It rained steadily all day Thursday, turning to snow in late afternoon. Any salt applied to the roads had been washed away so the snow settled and as the temperature dropped, froze, along with the slushy stuff underneath. Result, an inch or less of snow and impassable roads. I was very glad I didn’t have to go anywhere.
For a few days we’ve been between -2°C and 5°C. Between America and its polar vortex and Australia with its tumbling temperature records it’s hard to know whether we’re cold or hot. Yet such is the obsession of the British with the weather that it is of course headline news everywhere you look.
I tucked up my camellias again, as I had a month ago, and was relieved to find unfrozen pots this morning. Still another couple of months before I can let my guard down.
I don’t like snow though I will grudgingly concede that it can be very beautiful. In the garden it seems most striking, or incongruous, on the exotic looking plants. Chamaerops and Yucca look like they evolved for a hot climate and it seems odd, and slightly concerning, to see them carrying snow.
Talking of Camellias; this, not for the first time, is C. ‘Koto-no-kaori’. It is blooming quite freely and the frost we’ve had will have been enough to largely destroy the flowers. Last weekend we had a couple of days of cold but not freezing northerlies and that was enough to destroy most camellia blooms exposed to it. This plant was well sheltered from it. For several years I kept this plant in a pot and overwintered it in my polytunnel. Given just a little protection it starts into growth too early for this country, in January or February. It looks like it might be better behaved outdoors. The mature top growth is hardy but the new growth is quite vulnerable. Now that it is in the ground I have no fear that its roots will freeze, which would be a death sentence.
The buds just at the point of opening may well be damaged as much as the open blooms but there are lots less well developed so flowering will resume after a short intermission.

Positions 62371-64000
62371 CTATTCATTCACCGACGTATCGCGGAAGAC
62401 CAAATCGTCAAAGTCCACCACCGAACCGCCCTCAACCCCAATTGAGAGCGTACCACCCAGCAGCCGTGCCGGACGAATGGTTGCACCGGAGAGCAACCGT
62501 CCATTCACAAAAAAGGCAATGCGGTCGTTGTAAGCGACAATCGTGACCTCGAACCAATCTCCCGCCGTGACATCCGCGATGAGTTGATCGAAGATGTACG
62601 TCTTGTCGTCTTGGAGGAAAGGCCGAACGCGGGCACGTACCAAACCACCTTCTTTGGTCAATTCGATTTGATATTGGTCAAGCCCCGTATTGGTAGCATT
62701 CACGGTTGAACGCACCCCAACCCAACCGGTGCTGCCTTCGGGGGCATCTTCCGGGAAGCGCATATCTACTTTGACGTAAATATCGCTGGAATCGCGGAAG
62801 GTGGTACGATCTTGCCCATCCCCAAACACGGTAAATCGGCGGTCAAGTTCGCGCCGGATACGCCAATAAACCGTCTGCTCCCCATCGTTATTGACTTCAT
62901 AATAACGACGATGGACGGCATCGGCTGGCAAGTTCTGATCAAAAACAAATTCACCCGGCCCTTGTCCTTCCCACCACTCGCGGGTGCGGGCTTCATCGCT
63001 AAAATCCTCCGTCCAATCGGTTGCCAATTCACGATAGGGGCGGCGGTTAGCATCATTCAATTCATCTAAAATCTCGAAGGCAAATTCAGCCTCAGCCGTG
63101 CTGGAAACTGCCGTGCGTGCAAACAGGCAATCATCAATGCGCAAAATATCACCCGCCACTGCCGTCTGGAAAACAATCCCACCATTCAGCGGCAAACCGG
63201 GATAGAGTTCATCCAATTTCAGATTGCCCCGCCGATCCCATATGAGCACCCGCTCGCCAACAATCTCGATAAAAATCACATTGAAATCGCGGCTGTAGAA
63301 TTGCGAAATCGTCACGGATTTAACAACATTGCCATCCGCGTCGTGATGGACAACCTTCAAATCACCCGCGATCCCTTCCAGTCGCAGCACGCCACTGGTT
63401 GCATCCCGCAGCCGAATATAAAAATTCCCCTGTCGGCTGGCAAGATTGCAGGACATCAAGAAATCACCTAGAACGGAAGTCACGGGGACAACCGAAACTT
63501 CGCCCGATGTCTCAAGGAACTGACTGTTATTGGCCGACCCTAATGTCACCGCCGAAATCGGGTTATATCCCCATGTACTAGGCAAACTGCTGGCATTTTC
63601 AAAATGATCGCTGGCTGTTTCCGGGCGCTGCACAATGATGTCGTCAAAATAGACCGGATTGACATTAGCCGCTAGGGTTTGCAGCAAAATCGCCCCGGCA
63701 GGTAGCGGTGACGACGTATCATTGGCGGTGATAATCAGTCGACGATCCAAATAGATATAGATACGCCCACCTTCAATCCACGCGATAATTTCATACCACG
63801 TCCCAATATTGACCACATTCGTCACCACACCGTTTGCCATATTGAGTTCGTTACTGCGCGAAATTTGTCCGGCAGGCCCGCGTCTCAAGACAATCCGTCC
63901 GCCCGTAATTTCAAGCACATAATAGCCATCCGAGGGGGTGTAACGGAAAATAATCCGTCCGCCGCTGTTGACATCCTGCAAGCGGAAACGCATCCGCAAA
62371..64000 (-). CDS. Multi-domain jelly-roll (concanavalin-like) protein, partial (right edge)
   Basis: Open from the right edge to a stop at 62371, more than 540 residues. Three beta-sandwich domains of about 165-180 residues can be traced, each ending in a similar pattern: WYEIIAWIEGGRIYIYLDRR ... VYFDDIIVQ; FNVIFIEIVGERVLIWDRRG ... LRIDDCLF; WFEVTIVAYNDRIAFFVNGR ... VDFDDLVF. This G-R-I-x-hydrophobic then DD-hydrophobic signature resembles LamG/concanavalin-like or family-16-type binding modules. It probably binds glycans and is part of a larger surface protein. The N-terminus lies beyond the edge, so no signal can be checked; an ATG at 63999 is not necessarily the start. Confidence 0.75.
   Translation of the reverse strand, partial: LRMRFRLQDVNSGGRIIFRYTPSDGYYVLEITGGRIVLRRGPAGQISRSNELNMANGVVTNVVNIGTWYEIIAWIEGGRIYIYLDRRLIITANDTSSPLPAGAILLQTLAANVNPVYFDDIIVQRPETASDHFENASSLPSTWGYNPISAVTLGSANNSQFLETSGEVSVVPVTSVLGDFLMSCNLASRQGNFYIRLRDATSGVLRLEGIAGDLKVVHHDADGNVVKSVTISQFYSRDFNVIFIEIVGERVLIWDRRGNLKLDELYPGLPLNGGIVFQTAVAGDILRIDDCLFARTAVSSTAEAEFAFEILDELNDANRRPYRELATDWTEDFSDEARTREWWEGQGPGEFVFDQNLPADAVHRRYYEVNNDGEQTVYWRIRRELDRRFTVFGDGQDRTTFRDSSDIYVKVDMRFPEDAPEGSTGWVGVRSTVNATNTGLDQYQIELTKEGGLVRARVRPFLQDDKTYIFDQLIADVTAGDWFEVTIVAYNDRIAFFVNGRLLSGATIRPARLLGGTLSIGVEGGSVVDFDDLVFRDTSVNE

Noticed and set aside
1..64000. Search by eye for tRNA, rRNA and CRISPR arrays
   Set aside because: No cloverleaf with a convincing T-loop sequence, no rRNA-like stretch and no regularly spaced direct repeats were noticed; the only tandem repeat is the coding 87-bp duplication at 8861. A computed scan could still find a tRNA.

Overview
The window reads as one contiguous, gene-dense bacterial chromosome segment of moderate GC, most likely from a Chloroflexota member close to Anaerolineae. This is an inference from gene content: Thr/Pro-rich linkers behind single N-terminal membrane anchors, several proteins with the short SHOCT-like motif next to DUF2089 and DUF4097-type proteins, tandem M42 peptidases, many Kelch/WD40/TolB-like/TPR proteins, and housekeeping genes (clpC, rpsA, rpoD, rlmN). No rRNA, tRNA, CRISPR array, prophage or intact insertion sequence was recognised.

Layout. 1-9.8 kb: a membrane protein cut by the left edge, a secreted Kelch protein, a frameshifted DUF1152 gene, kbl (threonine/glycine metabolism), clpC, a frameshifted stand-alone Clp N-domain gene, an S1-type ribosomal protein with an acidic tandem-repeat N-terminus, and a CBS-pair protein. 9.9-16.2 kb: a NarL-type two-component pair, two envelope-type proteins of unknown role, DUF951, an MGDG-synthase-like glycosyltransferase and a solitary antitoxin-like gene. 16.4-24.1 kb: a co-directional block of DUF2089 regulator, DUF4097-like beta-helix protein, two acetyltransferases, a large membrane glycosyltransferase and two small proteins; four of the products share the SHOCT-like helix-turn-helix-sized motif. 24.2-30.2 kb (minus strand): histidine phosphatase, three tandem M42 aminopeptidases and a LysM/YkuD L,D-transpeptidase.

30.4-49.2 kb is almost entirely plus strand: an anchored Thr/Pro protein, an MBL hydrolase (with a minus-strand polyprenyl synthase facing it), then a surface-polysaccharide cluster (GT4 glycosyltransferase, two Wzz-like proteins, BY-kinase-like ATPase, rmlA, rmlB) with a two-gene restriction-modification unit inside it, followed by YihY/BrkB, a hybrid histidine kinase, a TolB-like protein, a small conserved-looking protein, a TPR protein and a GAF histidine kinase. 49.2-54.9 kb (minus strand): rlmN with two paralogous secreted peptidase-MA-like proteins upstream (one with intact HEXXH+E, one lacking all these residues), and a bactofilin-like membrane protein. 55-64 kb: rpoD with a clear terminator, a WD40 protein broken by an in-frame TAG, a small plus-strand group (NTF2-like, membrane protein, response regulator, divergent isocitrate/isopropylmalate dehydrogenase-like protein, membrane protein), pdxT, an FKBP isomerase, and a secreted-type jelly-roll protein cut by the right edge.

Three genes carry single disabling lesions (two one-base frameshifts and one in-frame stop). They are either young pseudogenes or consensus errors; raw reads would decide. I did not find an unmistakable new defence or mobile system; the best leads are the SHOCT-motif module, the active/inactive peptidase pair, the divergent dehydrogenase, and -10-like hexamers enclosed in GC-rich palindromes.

Fuchsia perscandens likes to flower midwinter too and like the camellias, can survive only a very light frost. This flower was on a young pot grown plant tucked in beside the greenhouse wall. It’s another of the New Zealand species with blue pollen.
Another thing that seems to getting well ahead of itself is clematis. This is one of the late flowering viticellas, ‘Etoile Violette’ maybe, that has shoots more than six inches long already. I need to get it pruned, down to a foot or two from the ground.
It’s also nearly time to cut down all my Haknonechloas. A week ago I was poised to do a blog about the Hak macs, heaping praise on the ones that were still looking good this deep into the winter. Last weekends gales put paid to that, flattening my best clump. Still, late January is not at all bad. The views are of it yesterday and a week ago, with the close-up taken yesterday. It looks better when the leaves are wet; they are brighter and not folded in on themselves. ‘Mediovariegata’, ‘Albostriata’ and ‘Samurai’ are the best varieties for colour and longevity in winter.
Ron Scamp gave a talk at my garden club in the autumn, bringing with him various bulbs to part us from our cash. This is ‘Avalanche’, a tazetta which I potted so we could enjoy the scent in the conservatory. Even this single small bloom is powerfully pungent and I’m not expecting approval from Sue.
I was hoping the snow would have thawed by this morning but we’ve had a dusting more. Nice and sunny though, which lifts the spirits if not the temperature. The SoS posts without snow will be the stand-outs this week. You’ll find the links here.